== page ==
As most kendoka are aware, the 15th World Kendo Championships will be held in Italy in three months time. I imagine that the organising committee in Italy is working flat out to ensure that such a major event runs smoothly. The FIK team in Tokyo are working equally hard to supply the support and technical resources to guarantee success. Part of their role is the selection and training of the referee team for Novara. Having just returned from Narita where the first of two referee training seminars for this event was held, I am using this opportunity to give my readers an insight into what goes on “behind the scenes”.
The 15WKC will have 36 referees. If you include the shinpan cho and the four shinpan shunin, this takes the referee team to 41 people. We were gathered together in Narita together with 20 of Kanto’s top university players, to work on our refereeing skills. The whole event took place under the watchful eye of senior members of FIK and Tatsuo Hayashi and Alex Bennett were on hand to provide translation for the non-Japanese speakers. It all ran like clockwork, with hotels, busses and gym schedules fitting together without a hitch.
The format of the training was to apportion referees to two courts and to change our groups over two days to give us experience of working with different partners. These were drawn from Japan, Korea, USA, Canada, Brazil, Taipei and eight European countries. There was very little lecturing. The shiai continued relentlessly with discussion over any split point decisions, or less than optimum referee positioning introduced by the shinpan-shunin. Most of the fighters took chudan with one jodan player present and a nito session was introduced, with Toda sensei and another nito player showing their skills against some of the students.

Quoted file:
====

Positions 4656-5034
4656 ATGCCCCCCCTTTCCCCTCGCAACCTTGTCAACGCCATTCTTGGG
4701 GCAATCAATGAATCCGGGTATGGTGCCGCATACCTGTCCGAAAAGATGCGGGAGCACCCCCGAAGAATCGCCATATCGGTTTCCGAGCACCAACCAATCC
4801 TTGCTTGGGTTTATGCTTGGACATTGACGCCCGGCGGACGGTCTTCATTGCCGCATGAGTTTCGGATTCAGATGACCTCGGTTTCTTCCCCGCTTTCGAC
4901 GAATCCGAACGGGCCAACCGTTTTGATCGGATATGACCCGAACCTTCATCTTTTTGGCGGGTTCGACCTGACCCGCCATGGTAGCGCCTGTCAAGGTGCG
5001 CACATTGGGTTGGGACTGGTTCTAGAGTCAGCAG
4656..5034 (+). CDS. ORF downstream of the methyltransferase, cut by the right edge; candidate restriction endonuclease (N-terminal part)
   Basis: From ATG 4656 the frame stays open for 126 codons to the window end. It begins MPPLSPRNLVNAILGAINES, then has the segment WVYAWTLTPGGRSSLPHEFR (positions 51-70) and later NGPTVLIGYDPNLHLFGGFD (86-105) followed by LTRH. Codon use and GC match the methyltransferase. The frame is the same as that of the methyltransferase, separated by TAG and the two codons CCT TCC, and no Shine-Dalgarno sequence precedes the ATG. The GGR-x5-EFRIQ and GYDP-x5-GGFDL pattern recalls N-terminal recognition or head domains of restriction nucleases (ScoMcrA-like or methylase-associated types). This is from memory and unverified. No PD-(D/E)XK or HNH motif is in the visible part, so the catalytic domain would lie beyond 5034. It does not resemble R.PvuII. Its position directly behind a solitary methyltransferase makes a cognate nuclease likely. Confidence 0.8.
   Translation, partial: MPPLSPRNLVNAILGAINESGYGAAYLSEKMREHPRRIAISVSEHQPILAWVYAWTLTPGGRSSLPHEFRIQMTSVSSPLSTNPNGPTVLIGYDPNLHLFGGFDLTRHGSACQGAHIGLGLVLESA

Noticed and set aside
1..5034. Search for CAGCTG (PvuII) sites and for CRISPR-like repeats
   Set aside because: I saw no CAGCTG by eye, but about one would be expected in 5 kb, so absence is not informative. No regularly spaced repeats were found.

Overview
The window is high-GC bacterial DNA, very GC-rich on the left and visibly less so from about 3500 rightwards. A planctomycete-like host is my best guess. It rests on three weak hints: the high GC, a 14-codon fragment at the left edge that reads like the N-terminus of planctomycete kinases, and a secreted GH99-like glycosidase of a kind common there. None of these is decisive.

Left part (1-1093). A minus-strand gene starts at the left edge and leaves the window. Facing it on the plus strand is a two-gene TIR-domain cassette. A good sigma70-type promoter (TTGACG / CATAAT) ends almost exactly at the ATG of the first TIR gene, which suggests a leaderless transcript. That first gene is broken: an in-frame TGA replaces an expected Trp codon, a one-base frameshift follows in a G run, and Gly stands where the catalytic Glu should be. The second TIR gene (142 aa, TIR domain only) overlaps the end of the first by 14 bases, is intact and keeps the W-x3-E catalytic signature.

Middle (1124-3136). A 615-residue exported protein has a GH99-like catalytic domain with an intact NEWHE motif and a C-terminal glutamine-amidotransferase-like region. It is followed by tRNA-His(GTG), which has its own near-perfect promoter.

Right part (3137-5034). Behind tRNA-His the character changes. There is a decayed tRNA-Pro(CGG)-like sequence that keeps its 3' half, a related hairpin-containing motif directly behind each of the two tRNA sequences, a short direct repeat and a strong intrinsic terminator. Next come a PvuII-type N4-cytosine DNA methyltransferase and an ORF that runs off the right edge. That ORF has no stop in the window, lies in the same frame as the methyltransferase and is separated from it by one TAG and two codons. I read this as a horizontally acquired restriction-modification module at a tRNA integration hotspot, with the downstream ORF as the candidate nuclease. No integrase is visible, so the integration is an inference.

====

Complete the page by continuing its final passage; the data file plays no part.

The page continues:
Normally at events of this kind, criticism is heaviest at the beginning and diminishes as we adjust to working together. I had the pleasure of being the first shushin in my court after the opening ceremony and received a well deserved mauling for some court positioning issues. Being dissected in front of 40 seventh and eight dans focuses the mind brilliantly and our performance steadily improved, so that the afternoon and following days sessions generated hardly any discussion.
Very few new technical issues were evident. Tsuki was seen frequently but did not make ippon, (usually because of accuracy), and dou was seen frequently and in most cases succeeded. The only controversial question was on the point to which fighters should withdraw at the instruction “wakare”. Apparently International rules say “past the Nakayui” and All Japan rules say “to the kisaki”.
This was followed by sayonara party to let off steam and cement friendships and the instruction to reconvene for another two days of training in Novara.